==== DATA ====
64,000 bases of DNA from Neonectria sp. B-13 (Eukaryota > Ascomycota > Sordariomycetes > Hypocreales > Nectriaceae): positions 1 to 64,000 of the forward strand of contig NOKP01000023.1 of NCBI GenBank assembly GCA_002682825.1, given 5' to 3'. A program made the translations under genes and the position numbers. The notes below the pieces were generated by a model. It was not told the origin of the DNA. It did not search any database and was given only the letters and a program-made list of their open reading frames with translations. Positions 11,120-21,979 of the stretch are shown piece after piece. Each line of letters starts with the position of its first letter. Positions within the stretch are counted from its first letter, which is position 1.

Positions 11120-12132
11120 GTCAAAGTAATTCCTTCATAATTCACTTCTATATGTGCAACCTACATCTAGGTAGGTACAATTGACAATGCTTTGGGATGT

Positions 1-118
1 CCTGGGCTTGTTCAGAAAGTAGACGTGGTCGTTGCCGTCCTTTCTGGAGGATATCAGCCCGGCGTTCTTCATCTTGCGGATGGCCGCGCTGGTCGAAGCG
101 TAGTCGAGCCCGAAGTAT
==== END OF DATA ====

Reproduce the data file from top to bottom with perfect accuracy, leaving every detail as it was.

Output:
64,000 bases of DNA from Neonectria sp. B-13 (Eukaryota > Ascomycota > Sordariomycetes > Hypocreales > Nectriaceae): positions 1 to 64,000 of the forward strand of contig NOKP01000023.1 of NCBI GenBank assembly GCA_002682825.1, given 5' to 3'. A program made the translations under genes and the position numbers. The notes below the pieces were generated by a model. It was not told the origin of the DNA. It did not search any database and was given only the letters and a program-made list of their open reading frames with translations. Positions 11,120-21,979 of the stretch are shown piece after piece. Each line of letters starts with the position of its first letter. Positions within the stretch are counted from its first letter, which is position 1.

Positions 11120-12132
11120 GTCAAAGTAATTCCTTCATAATTCACTTCTATATGTGCAACCTACATCTAGGTAGGTACAATTGACAATGCTTTGGGATGT

Positions 1-118
1 CCTGGGCTTGTTCAGAAAGTAGACGTGGTCGTTGCCGTCCTTTCTGGAGGATATCAGCCCGGCGTTCTTCATCTTGCGGATGGCCGCGCTGGTCGAAGCG
101 TAGTCGAGCCCGAAGTAT